Fundamental and derived SI units

In the sciences, you must be able to convert from one set of units (and prefixes) to another.

We will use “multiplication by the well-chosen one”.

Topic 1: Measurement and uncertainties1.1 – Measurements in physics

  • EXAMPLE: Suppose the rate of a car is 36 mph, and it travels for 4 seconds. What is the distance traveled in that time by the car?

SOLUTION:

  • Distance is rate times time, or d = rt.

FYI

Sometimes “correct” units do not convey much meaning to us. See next example!

d = r · t

36 mi

1 h

 (4 s)

d =

d = 144 mi·s/h

topic 1 measurement and uncertainties 1 1 measurements in physics19

Fundamental and derived SI units

In the sciences, you must be able to convert from one set of units (and prefixes) to another.

We will use “multiplication by the well-chosen one”.

Topic 1: Measurement and uncertainties1.1 – Measurements in physics

  • EXAMPLE: Convert 144 mi·s/h into units that we can understand.

SOLUTION:

  • Use well-chosen ones as multipliers.

1 min

60 s

144 mi·s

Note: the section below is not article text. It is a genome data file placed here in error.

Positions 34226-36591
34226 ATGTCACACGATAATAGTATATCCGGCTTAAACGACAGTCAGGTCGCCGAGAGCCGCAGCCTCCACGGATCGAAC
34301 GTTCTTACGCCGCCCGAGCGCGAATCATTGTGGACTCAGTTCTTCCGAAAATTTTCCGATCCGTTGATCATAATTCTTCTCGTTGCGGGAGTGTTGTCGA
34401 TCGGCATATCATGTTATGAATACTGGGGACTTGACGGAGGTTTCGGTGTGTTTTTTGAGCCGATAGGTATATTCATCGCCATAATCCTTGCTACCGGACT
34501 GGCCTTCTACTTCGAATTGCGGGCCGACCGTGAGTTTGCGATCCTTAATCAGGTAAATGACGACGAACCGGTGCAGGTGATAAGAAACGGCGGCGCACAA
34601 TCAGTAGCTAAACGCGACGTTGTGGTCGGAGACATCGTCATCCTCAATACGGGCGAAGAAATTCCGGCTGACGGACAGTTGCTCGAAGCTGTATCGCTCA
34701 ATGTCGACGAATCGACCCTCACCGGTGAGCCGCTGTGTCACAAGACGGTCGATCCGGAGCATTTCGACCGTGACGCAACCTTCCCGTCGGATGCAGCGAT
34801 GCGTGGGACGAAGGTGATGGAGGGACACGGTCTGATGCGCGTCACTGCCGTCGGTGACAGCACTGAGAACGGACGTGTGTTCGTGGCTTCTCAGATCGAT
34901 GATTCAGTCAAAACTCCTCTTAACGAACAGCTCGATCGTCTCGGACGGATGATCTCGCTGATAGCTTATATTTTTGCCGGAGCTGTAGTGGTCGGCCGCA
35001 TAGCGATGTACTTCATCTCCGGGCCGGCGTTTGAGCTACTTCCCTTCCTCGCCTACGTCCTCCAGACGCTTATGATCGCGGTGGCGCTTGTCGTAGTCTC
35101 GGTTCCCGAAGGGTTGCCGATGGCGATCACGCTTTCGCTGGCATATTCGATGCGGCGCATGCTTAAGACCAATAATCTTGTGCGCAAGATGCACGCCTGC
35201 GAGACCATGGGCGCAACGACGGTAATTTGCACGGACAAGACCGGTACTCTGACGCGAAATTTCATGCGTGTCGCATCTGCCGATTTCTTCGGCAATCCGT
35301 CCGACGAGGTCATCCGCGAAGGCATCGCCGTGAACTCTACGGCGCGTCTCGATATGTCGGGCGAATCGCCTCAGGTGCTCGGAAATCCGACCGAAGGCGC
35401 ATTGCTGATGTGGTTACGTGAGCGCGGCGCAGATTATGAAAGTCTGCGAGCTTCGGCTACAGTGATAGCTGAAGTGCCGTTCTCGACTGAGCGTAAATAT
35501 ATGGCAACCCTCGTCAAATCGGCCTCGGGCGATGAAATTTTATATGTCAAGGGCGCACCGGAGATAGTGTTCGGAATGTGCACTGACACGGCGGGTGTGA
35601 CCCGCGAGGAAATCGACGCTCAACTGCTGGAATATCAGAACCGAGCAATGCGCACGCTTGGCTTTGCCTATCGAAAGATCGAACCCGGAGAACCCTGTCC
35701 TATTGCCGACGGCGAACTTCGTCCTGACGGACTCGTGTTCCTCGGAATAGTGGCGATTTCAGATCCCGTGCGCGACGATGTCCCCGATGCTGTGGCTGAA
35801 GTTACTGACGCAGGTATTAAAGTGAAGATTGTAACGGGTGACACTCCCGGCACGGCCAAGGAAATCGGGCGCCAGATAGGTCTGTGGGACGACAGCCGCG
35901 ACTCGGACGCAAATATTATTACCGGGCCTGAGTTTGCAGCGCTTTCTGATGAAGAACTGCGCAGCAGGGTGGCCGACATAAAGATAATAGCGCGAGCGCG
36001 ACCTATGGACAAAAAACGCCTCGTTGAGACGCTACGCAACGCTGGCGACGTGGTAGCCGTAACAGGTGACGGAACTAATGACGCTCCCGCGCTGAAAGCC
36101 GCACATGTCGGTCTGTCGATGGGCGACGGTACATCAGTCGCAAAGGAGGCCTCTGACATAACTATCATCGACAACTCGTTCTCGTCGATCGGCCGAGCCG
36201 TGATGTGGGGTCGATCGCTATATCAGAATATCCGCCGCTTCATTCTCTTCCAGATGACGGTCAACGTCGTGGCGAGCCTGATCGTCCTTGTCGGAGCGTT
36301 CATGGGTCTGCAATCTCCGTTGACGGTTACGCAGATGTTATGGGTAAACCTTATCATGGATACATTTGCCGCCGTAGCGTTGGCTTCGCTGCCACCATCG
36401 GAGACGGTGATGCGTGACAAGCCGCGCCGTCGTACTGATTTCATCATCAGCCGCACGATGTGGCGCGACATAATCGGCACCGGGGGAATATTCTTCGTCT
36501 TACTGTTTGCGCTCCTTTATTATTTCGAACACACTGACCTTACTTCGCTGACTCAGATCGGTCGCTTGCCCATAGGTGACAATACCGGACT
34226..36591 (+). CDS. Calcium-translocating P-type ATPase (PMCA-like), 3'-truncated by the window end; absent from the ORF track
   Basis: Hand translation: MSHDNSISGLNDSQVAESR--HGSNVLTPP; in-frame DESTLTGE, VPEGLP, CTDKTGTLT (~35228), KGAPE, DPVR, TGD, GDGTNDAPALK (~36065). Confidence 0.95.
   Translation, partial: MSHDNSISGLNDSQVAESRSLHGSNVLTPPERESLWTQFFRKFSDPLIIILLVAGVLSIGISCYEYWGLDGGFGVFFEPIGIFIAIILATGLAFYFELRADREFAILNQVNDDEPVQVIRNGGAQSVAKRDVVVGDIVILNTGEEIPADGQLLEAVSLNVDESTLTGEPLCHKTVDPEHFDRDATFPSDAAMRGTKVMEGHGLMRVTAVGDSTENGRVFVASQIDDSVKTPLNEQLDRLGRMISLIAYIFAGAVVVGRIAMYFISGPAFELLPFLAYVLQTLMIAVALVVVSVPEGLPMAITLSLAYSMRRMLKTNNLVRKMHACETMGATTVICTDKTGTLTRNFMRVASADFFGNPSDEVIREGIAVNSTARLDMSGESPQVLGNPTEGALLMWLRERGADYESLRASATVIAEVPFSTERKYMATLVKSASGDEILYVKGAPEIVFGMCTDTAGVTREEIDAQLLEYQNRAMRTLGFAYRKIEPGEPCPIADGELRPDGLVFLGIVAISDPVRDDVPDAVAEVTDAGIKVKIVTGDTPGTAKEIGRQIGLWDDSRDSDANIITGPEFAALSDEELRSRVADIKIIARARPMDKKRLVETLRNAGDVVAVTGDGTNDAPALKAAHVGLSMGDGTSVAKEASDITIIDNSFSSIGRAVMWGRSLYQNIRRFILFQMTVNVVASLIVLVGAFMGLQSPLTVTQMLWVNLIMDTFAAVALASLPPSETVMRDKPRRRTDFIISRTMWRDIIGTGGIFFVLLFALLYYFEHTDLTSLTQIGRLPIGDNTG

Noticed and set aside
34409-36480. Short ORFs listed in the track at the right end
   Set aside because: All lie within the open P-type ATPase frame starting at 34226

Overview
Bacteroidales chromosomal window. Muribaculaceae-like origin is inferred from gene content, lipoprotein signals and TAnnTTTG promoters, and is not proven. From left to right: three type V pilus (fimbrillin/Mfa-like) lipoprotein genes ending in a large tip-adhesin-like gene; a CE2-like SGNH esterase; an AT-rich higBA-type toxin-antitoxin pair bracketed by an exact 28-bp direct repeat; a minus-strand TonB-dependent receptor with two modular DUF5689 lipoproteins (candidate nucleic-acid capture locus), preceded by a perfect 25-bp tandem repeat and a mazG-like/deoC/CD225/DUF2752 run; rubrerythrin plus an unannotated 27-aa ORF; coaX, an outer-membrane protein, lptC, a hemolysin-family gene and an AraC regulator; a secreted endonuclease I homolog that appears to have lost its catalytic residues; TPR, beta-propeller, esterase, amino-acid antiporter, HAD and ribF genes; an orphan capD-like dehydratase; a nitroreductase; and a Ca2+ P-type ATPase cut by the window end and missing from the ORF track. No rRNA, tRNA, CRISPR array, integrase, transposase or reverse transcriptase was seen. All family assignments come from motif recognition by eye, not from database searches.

h

1 h

60 min

= 0.04 mi

d =

0.04 mi

1

5280 ft

mi

= 211.2 ft

topic 1 measurement and uncertainties 1 1 measurements in physics20

Fundamental and derived SI units

You can use units to prove that equations are invalid.

Topic 1: Measurement and uncertainties1.1 – Measurements in physics

EXAMPLE: Given that distance is measured in meters, time in seconds and acceleration in meters per second squared, show that the formula d = at does not work and thus is not valid.

SOLUTION: Start with the formula, then substitute the units on each side. Cancel to where you can easily compare left and right sides:

FYI

The last line shows that the units are inconsistent on left and right.

Thus the equation cannot be valid.

d = at

m

s2

m =

·s

m

s

m =

topic 1 measurement and uncertainties 1 1 measurements in physics21

Fundamental and derived SI units

You can use units to prove that equations are invalid.

Topic 1: Measurement and uncertainties1.1 – Measurements in physics

PRACTICE: Decide if the formulas are dimensionally consistent. The information you need is that v is measured in m/s, a is in m/s2, x is in m and t is in s.

(a) v = at2 (b) v2 = 3ax (c) x = at2